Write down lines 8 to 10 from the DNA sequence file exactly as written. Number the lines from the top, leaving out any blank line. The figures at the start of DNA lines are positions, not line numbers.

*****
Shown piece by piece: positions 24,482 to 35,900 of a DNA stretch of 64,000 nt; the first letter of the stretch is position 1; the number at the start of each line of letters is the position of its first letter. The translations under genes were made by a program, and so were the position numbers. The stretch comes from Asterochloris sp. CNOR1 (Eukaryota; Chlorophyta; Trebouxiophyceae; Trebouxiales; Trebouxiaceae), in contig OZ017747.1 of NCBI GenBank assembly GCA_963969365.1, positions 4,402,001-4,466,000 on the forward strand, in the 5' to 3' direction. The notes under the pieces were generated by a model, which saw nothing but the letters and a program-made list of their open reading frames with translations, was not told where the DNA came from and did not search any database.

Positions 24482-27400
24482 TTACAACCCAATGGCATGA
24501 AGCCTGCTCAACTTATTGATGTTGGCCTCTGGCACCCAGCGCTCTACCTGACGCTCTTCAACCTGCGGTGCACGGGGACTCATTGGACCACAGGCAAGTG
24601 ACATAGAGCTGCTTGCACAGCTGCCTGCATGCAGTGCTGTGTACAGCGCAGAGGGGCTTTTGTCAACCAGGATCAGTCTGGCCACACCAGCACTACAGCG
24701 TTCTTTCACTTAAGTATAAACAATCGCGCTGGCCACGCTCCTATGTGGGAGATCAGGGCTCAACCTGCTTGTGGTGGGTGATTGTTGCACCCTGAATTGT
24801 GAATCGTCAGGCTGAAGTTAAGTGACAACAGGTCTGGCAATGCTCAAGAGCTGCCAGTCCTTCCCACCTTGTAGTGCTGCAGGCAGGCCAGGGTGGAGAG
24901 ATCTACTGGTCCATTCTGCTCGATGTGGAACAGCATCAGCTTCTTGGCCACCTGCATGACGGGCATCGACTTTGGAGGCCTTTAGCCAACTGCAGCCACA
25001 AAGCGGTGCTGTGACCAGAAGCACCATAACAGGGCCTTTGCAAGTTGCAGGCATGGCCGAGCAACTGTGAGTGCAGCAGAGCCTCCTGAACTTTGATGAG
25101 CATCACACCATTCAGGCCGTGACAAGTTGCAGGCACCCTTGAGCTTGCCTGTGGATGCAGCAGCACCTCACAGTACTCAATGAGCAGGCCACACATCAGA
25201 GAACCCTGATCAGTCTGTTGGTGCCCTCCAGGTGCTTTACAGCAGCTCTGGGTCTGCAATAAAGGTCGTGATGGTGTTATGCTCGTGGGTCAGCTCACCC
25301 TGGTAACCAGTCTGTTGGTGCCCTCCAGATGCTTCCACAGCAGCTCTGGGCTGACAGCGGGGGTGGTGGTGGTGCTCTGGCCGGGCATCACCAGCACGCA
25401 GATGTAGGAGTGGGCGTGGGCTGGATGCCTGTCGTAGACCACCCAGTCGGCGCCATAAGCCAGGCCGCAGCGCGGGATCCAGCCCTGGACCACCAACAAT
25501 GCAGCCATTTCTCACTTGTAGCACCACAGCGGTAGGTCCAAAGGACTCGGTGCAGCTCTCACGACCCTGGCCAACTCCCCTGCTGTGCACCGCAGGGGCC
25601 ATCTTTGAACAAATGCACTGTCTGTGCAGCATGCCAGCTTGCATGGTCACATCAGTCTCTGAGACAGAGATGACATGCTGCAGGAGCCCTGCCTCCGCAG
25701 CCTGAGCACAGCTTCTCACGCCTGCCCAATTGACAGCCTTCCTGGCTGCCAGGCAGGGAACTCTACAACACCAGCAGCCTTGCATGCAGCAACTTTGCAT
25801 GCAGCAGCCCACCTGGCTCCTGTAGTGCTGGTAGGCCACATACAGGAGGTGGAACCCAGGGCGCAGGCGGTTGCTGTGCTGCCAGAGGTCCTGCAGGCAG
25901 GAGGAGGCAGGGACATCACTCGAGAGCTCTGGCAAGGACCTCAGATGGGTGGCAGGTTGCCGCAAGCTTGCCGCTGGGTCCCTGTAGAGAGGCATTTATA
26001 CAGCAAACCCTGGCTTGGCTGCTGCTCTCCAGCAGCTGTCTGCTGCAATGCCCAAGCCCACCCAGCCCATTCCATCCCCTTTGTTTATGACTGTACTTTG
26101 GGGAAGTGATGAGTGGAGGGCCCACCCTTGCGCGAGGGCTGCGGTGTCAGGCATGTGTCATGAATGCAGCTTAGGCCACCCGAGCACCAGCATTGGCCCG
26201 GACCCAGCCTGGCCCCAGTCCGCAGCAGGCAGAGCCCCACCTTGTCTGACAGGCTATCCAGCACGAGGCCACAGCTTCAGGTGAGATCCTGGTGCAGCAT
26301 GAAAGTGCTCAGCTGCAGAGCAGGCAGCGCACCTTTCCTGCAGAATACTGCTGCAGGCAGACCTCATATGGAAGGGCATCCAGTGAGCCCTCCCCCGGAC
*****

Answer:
24901 ATCTACTGGTCCATTCTGCTCGATGTGGAACAGCATCAGCTTCTTGGCCACCTGCATGACGGGCATCGACTTTGGAGGCCTTTAGCCAACTGCAGCCACA
25001 AAGCGGTGCTGTGACCAGAAGCACCATAACAGGGCCTTTGCAAGTTGCAGGCATGGCCGAGCAACTGTGAGTGCAGCAGAGCCTCCTGAACTTTGATGAG
25101 CATCACACCATTCAGGCCGTGACAAGTTGCAGGCACCCTTGAGCTTGCCTGTGGATGCAGCAGCACCTCACAGTACTCAATGAGCAGGCCACACATCAGA